Ron Lawrence appealed to the townspeople of Berwick for patience and allow the RCMP to do its job in trying to solve the mysterious death of his brother, Harley.
That was last fall. Harley Lawrence, 62, the only homeless person in the quaint Annapolis Valley town, was found dead in a bus shelter on Commercial Street after police and the fire department were called to a fire there.
By day, Mr. Lawrence hung out in front of the Tim Hortons, never begging for money but accepting it if a few coins landed his way; by night he slept in the bus shelter. He had lived there for about eight months.
Immediately after his death last October rumours began circulating; there were witnesses who said they saw a couple of guys filling a jug with gasoline at the local gas station just before the bus shelter was ablaze. People in town were shocked, scared and they wanted police to step up.
“In a small town like that, rumours fly so fast and they want answers … I know people got frustrated with the RCMP, but I stood by them all the way,” Mr. Lawrence told The Globe and Mail on Sunday. “That’s the only thing we could do because no matter what we did it wasn’t going to bring Harley back.”
Finally, six months later, there appear to be some answers. The RCMP have charged Daniel Wayne Surette, 26, and Kyle David James Fredericks, 25, with first-degree murder. The two will appear in court, in nearby Kentville, N.S., Monday morning.
Police are saying little else about Mr. Lawrence’s death – only that the two accused, both from the area, are not believed to have had a connection to Mr. Lawrence and that he died as a result of the injuries sustained in the fire.
Berwick Mayor Don Clarke credits Ron Lawrence for speaking out so strongly right after his brother’s death, cautioning against rumour-mongering and saying to the community: “Don’t give the police a hard time. You just wait and they’ll do their job.”
“That was good. That set the tone,” said Mr. Clarke. “I must admit that I was quite pleased that the majority of people really were quite patient.”
He says there was “general and genuine relief” when the announcement of the arrests was made. Ron Lawrence felt the same way: “In the back of my mind I was always scared that we would never find out actually what happened, I am glad it’s progressing the way it is.”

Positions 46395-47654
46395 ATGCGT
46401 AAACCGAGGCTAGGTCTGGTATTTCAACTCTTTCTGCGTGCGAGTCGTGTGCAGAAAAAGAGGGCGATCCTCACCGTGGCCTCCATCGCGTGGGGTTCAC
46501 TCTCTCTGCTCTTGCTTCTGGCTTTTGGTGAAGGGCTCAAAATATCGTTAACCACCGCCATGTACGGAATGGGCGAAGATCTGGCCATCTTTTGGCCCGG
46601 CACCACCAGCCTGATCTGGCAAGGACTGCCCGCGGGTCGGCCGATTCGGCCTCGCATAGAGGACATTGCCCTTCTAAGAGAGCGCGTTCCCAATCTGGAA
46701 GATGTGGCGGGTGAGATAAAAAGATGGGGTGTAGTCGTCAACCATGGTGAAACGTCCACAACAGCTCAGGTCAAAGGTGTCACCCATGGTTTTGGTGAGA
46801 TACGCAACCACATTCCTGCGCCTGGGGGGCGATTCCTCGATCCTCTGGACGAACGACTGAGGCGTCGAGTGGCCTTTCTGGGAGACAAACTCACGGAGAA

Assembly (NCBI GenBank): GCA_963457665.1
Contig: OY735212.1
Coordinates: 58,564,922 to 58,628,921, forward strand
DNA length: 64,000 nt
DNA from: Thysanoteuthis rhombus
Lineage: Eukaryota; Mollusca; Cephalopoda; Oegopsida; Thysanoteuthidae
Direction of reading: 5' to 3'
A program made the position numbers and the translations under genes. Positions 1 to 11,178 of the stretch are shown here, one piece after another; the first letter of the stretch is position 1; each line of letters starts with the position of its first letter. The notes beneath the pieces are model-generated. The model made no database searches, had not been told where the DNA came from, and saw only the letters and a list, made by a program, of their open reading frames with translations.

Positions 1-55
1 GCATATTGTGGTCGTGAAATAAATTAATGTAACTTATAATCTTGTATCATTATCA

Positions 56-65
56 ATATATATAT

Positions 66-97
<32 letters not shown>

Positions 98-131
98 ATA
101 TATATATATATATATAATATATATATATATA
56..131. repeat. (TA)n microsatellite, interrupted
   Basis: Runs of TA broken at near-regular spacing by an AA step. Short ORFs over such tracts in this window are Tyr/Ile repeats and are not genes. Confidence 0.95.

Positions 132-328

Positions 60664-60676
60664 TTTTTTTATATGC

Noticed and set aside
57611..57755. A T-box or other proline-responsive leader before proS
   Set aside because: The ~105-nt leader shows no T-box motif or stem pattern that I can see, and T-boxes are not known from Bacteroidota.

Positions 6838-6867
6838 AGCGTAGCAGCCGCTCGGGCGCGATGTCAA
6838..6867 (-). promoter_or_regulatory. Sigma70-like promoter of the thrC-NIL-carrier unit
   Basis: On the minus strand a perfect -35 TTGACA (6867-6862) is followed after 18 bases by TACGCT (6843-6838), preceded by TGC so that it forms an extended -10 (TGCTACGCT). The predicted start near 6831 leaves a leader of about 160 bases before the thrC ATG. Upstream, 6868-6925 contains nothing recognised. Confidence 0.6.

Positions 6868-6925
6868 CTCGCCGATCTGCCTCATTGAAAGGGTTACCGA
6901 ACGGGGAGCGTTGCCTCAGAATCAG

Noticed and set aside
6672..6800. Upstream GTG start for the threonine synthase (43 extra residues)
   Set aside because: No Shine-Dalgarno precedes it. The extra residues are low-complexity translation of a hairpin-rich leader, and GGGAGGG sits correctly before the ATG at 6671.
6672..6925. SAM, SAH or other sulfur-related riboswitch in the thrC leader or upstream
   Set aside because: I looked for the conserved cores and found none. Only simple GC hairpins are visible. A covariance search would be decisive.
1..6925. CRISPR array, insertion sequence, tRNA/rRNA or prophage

Harley Lawrence, described as stubborn and eschewing help, had drifted around for years, picking up odd jobs, construction and farm work, before he finally ended up in Berwick. His brother heard about his death on the car radio when he was driving down the highway.
“Harley’s favourite thing is if you got too close to him he would just disappear and you wouldn’t see him for years,” said Mr. Lawrence.
The two, although 11 years apart, were close when they were younger, but Harley gradually drifted away from the family, said Mr. Lawrence. There were nine siblings and they grew up in Hantsport, N.S., on the Minas Basin. Keeping tabs on Harley, the second oldest, was not always easy.
“Everyone called him homeless, right?” said Mr. Lawrence. “I said was he homeless? The thing was he had lots of family around, who would have helped him. He refused help, so it’s a double-edged sword. There’s got to be more in place … [a] law in place for people like that to get help …”
For a man who lived an anonymous and peripatetic life, Mr. Lawrence’s death is now being marked permanently in the town. A garden bench with a brass plaque to honour Harley Lawrence is being put – hopefully next month – on a prominent corner in the town, said Mr. Clarke. Appropriately, it is directly across from the Tim Hortons where he often sat.
In addition, townspeople are trying to learn and understand more about homelessness and those who suffer from mental illness. They had a town meeting and called it “Lessons from Harley.” The mayor says there are done-and-out people in the community, who find a car or a barn to sleep in. But Harley Lawrence was different; he was visible. “He’s the only one who camped on our street and said, ‘I am here,’” said Mr. Clarke.